On the other hand, Section 83.18(1) expressly outlines the parameters through which an action can be equated to an act of terror or that which supports or fuels an act of terror. It states that “Every one who knowingly participates in or contributes to, directly or indirectly, any activity of a terrorist group for the purpose of enhancing the ability of any terrorist group to facilitate or carry out a terrorist activity is guilty of an indictable offence and liable to imprisonment for a term not exceeding ten years.” It is indisputable that Khawaja’s motives were clear and vividly exemplified a man who had made up his mind to be part of a terror group whether directly or indirectly. Firstly, he attended a terrorist radicalization and combat training in Pakistan. Secondly, He financed terrorists linked to the Al Qaeda in the United Kingdom (UK) and as a way to prove that his motives were indeed sinister adopted an alias and used an innocent woman in Ontario to hide his criminal intents and hinder any possible suspicions. Thirdly, he was caught with a detonating device branded “the hifidigimonster” that was to be used for a terrorist activity in the UK (Lee, 2009). Delineating the outlined acts to the provisions for terrorism in Section 83.18(1) of the Code it is obvious that the appellant was aware of his participation and contributions to the advancement of the activities of a terror group and was thus liable to the sentence described within that specific law. Concisely, in resonance with Khawaja’s the application of Section 83.18(1) of the Code did not contravene section 7 of the Charter.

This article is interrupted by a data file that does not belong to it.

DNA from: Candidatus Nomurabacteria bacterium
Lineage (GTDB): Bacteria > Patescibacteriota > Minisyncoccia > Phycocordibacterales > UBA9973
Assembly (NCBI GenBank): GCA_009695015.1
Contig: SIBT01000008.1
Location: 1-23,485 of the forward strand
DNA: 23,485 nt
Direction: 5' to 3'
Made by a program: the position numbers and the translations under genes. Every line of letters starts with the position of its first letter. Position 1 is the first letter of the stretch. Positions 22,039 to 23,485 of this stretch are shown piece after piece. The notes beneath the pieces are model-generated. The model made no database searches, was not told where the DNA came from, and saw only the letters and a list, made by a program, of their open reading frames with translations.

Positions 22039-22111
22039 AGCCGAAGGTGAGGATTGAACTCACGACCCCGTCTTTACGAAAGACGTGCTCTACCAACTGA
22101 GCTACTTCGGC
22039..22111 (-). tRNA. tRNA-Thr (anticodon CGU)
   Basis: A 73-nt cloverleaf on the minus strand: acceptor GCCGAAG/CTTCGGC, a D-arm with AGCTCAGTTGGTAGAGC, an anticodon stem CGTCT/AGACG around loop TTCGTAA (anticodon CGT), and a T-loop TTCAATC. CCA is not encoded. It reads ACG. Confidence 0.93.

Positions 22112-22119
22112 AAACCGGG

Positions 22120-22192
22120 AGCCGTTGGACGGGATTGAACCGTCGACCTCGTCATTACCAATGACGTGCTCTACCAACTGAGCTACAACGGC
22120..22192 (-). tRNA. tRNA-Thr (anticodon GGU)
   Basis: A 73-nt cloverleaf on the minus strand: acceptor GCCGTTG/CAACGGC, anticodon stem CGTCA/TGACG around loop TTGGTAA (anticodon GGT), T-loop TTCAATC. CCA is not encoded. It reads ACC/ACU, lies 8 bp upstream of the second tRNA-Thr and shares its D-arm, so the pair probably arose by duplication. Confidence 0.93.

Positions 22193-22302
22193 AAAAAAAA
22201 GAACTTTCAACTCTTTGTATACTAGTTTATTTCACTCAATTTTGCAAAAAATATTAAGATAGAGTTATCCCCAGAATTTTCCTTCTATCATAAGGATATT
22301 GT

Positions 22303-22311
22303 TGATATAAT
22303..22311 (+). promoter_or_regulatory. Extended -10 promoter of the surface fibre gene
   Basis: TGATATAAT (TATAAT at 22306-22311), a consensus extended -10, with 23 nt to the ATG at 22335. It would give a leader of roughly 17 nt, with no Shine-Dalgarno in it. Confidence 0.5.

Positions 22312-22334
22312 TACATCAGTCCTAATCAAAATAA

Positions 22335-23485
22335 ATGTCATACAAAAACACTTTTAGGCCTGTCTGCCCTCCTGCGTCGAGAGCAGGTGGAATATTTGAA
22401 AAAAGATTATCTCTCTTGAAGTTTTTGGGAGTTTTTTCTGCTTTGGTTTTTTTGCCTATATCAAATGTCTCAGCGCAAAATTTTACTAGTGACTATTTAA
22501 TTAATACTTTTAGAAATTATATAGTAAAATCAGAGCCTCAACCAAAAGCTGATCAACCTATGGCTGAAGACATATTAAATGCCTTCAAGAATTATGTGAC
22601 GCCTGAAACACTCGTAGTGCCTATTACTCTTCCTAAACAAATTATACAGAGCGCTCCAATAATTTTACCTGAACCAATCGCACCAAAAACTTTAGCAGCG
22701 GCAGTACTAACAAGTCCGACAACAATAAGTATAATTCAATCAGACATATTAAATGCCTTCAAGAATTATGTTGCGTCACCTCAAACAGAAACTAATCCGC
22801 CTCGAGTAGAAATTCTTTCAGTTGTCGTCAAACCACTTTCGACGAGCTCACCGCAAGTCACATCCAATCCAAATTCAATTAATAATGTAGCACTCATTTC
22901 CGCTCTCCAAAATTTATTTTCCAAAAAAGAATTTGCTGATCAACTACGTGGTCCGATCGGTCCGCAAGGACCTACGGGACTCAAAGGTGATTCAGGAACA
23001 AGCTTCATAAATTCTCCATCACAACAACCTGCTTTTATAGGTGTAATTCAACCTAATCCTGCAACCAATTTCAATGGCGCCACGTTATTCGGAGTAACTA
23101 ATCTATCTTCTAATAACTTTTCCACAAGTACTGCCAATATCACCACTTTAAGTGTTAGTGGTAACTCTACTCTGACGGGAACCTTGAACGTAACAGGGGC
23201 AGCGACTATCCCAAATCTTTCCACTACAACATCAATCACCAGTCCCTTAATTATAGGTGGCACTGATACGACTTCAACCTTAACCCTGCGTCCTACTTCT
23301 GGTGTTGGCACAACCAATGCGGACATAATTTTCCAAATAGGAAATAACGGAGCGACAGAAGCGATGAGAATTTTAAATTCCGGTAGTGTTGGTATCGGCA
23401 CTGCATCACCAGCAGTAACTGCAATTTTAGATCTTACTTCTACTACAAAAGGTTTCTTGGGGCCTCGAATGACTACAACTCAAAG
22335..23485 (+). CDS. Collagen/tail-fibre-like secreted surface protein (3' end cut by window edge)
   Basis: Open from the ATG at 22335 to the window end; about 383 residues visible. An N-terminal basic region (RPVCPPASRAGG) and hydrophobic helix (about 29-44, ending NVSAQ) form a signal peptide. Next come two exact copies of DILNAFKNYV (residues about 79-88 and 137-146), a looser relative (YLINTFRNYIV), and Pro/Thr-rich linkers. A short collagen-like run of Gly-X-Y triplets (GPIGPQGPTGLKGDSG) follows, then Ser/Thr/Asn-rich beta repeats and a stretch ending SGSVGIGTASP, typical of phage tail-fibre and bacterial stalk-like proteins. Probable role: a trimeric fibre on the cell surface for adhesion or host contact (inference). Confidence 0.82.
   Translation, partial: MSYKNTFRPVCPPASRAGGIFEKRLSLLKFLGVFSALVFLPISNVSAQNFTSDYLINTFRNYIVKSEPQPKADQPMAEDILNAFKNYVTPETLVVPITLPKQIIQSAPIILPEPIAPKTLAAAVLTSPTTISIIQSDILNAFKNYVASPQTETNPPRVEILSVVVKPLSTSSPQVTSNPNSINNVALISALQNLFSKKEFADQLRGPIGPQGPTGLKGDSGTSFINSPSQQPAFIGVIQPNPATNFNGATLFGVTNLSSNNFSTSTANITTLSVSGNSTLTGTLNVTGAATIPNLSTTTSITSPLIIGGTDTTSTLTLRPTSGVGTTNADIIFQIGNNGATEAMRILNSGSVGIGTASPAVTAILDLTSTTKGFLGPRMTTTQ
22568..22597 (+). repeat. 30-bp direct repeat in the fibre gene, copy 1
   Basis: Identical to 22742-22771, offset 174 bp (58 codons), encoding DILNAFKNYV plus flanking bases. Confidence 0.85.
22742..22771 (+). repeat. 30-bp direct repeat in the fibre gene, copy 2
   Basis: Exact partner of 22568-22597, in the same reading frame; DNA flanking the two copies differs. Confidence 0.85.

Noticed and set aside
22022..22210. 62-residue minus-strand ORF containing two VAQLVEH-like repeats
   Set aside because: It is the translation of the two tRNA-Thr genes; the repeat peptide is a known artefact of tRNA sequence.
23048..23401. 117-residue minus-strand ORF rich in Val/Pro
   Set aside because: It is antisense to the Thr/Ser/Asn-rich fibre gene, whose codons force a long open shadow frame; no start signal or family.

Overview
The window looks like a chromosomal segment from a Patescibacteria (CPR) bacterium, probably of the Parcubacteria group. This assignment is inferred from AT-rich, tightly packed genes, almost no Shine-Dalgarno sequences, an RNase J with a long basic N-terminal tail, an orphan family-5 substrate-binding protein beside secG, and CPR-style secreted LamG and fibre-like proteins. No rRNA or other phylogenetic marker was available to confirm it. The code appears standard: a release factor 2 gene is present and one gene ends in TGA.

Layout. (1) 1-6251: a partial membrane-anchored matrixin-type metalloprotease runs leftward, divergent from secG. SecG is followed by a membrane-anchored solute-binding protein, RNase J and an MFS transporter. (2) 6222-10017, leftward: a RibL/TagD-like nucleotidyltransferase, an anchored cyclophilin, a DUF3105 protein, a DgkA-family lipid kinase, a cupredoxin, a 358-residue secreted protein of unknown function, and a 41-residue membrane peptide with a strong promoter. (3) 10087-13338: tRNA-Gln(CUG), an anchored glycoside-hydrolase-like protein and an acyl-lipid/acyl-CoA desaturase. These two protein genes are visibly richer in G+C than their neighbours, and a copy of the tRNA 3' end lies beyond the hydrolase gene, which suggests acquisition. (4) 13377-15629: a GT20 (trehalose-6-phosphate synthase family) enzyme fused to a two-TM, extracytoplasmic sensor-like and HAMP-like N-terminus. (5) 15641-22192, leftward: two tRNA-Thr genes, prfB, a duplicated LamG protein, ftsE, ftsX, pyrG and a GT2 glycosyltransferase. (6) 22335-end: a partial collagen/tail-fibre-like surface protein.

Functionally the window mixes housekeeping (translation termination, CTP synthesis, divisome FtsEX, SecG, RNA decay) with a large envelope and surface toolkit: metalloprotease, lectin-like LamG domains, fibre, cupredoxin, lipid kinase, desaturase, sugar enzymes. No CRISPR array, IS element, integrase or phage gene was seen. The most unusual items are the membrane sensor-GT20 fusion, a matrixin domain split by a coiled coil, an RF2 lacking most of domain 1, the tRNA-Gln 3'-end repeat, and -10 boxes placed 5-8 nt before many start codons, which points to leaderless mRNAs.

Current Position of the Canadian Law Based On This Case

Based on this case, it is apparent that Canada’s laws in criminalizing terrorism are constitutional and that the definition and the characterization of terrorist activities inside and outside Canada are clearly captured in the law. The Anti-terrorism Act (ATA), which amended the Criminal Code, presents clear sets of provisions for dealing with suspected instances of terror activities as was the case in R. v. Khawaja including aspects such as terrorism offenses and the prohibition of terrorism financing (Department of Justice, 2017).

Public Policy Issues Involved In the Case

It is indisputable that the landmark decision made by the SCC in the R. v. Khawaja case outlines significant public policy issues. Firstly, it explicates the significance of the government to set up mechanisms that may facilitate its cooperation with other international bodies to combat terror crimes carried out by its citizens in other countries not necessarily Canada. Secondly, the case also makes it important to devise mechanisms for empowering the public to understand the provisions of the law on actions that amount to terror support or involvement. Taking cognizant on the provision of sections 83.01(1) and 83.18(1) of the Code, it is apparent that the outcome of the case was satisfactory considering that the appellant’s actions amounted to a high level of Mens Rea. Furthermore, as the first case to have been successfully prosecuted under the terrorism provisions of the Code, the ruling will definitely become a future reference case for not only other rulings but as well as other legal and scholarly studies especially for its significance in outright criminalizing of terrorism in Canada. 


In summary, referring to the R. v. Khawaja case, the overwhelming evidence brought before the various courts that the case went through including the Supreme Court, indicated Mr. Khawaja’s intent in terror activities. The rulings against his felony were thus justified.

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  1. Department of Justice. (2017, June 20). About the Anti-terrorism Act
  2. Lee, R. (2009, March 16). R v Khawaja: The Sentencing of a Terrorist in Canada